In this 4 minutes and 40 seconds movie released in January 2005 by ESA/NASA/JPL/University of Arizona, you can see the Huygens probe plunging through Titan's thick orange-brown atmosphere to a soft sandy, dry riverbed.
If you haven't seen it, it's worth a look-see.
At first, the Huygens camera just saw fog over the distant surface. The fog started to clear only at about 60 kilometers (37 miles) altitude, making it possible to resolve surface features as large as 100 meters (328 feet). Only after landing could the probe's camera resolve the little grains of sand. The movie provides a glimpse of such a huge change of scale.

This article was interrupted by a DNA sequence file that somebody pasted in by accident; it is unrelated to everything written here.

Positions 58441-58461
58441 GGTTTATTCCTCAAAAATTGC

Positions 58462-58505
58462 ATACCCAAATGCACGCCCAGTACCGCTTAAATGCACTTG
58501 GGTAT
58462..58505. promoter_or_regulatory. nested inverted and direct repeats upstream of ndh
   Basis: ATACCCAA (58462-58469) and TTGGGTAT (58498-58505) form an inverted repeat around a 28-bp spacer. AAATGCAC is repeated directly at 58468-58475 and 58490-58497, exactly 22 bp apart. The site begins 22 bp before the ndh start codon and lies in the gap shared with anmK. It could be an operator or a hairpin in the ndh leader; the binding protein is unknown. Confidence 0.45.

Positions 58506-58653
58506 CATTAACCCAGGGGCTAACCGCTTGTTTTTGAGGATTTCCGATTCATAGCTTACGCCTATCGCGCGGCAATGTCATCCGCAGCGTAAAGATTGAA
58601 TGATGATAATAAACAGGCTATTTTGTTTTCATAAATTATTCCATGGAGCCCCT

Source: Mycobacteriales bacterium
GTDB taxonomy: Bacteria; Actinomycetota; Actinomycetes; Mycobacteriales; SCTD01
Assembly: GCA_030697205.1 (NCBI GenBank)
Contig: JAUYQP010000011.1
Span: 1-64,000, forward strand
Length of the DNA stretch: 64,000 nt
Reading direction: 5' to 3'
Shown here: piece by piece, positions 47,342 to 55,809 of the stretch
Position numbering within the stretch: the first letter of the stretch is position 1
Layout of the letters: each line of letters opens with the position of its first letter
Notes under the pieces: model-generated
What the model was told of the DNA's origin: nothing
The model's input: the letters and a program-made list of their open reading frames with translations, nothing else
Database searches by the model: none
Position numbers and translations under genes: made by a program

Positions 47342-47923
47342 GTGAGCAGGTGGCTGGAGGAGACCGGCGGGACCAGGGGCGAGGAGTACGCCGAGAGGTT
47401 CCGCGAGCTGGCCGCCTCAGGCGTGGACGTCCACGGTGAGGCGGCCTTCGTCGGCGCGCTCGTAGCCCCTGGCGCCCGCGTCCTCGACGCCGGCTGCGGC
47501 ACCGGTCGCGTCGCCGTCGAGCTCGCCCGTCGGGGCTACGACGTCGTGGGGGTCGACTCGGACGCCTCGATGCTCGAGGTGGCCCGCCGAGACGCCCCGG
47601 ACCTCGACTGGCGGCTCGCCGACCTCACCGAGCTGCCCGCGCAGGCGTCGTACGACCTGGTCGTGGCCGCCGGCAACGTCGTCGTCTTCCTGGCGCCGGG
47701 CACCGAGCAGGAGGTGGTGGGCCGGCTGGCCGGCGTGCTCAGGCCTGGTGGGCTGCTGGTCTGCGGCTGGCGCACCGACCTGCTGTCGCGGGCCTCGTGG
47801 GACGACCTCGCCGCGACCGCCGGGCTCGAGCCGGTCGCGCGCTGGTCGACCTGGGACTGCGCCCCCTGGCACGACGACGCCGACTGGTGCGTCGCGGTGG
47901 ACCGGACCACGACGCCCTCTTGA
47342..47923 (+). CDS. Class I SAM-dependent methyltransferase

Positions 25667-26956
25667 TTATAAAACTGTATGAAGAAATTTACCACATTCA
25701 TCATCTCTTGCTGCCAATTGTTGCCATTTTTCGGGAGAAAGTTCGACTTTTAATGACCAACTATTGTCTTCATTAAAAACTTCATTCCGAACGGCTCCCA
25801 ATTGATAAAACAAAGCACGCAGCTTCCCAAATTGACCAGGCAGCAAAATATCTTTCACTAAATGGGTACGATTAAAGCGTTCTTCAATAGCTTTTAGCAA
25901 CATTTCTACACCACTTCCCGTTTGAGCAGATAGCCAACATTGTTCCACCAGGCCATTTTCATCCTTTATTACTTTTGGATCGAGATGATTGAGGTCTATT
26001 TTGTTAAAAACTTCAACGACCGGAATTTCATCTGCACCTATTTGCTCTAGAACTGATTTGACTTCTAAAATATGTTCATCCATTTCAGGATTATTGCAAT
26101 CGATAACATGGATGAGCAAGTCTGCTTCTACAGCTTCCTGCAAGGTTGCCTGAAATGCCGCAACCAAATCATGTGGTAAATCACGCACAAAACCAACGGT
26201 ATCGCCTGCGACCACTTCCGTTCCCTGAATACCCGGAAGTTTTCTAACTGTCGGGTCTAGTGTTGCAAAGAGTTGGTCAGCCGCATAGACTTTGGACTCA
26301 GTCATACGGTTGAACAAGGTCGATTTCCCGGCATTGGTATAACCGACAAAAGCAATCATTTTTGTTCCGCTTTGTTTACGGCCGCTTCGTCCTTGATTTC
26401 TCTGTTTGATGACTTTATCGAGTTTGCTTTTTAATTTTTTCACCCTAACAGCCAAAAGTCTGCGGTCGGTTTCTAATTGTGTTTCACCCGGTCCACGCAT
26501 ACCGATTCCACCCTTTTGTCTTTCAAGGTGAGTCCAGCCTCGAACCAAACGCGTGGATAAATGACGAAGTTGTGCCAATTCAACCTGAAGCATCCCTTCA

The Huygens probe was delivered to Saturn's moon Titan by the Cassini spacecraft, which is managed by NASA's Jet Propulsion Laboratory, Pasadena, Calif. NASA supplied two instruments on the probe, the descent imager/spectral radiometer and the gas chromatograph mass spectrometer.